Some vehicles were stopped in the middle of the road. This can be pretty typical national park behavior. Like in Walmart parking lots, people sometimes forget basic driving skills when they enter a park. However, the people in the cars were gazing intently into the woods. Memories of my former career as a park ranger began to surface. This could only be one thing: a bear jam!
Sure enough, a cinnamon colored bear was eating happily a few feet from the road. Rudely interrupted by the cars, it loped off into the woods, leaving me to continue uneasily toward the trailhead. Was this a sign? Would my hike be overrun by bears?
Gathering my gear, I spied a woman preparing to set off on the trail. "Do you want to hike together?" I asked, ambushing her. In effect, this really gave her no choice unless she wanted to come across as kind of mean. Luckily, she turned out to be easy going and seemed happy to have a companion.
A. was training to climb Mt. Adams; although the trail gained more than a thousand feet a mile, she moved out rapidly, not bothered by little rolling rocks and snowfields. We discovered we had worked in some of the same places; she had been a firefighter in the past. I had found a new hiking buddy!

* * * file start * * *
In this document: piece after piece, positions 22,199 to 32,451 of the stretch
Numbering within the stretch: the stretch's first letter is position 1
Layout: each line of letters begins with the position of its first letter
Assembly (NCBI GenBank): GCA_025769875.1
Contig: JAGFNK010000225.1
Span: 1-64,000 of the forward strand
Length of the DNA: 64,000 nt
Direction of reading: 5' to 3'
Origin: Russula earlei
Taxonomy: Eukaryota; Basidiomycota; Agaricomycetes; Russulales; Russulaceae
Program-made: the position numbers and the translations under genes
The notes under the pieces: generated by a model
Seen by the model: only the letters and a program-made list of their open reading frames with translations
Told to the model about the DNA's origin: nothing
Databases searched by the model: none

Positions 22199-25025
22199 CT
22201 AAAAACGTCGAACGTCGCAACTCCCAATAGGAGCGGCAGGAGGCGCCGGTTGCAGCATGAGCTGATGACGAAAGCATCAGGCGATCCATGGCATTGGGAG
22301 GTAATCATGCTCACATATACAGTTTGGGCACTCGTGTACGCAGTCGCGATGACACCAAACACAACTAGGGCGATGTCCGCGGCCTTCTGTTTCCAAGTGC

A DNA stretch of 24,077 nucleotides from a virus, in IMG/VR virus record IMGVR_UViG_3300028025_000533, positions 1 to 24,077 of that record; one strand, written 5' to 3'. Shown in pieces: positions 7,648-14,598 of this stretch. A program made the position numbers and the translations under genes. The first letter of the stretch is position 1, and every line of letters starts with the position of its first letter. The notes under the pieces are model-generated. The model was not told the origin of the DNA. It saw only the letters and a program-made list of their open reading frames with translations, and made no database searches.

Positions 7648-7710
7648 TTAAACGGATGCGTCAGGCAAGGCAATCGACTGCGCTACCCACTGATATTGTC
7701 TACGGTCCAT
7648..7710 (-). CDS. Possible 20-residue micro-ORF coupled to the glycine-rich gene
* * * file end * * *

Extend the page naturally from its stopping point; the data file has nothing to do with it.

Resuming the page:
I don't think you can ever have too many hiking buddies. My schedule is erratic in the summer, making meetups difficult. Trail friends go on vacations, have obligations, or get injured. It's always good to have plenty of people who can join a hike, especially in bear country (four is supposed to be an optimal group size).
We paused at the top, the site of an old fire lookout, before the downhill slog. Glacier lilies dotted the hillside. The peaks in the park were still coated in white, but winter had lost its grip at last. Fire season will be late here, but I don't mind. After thirty years of fighting fire, I'll take the mountains and trails (and new friends) instead.
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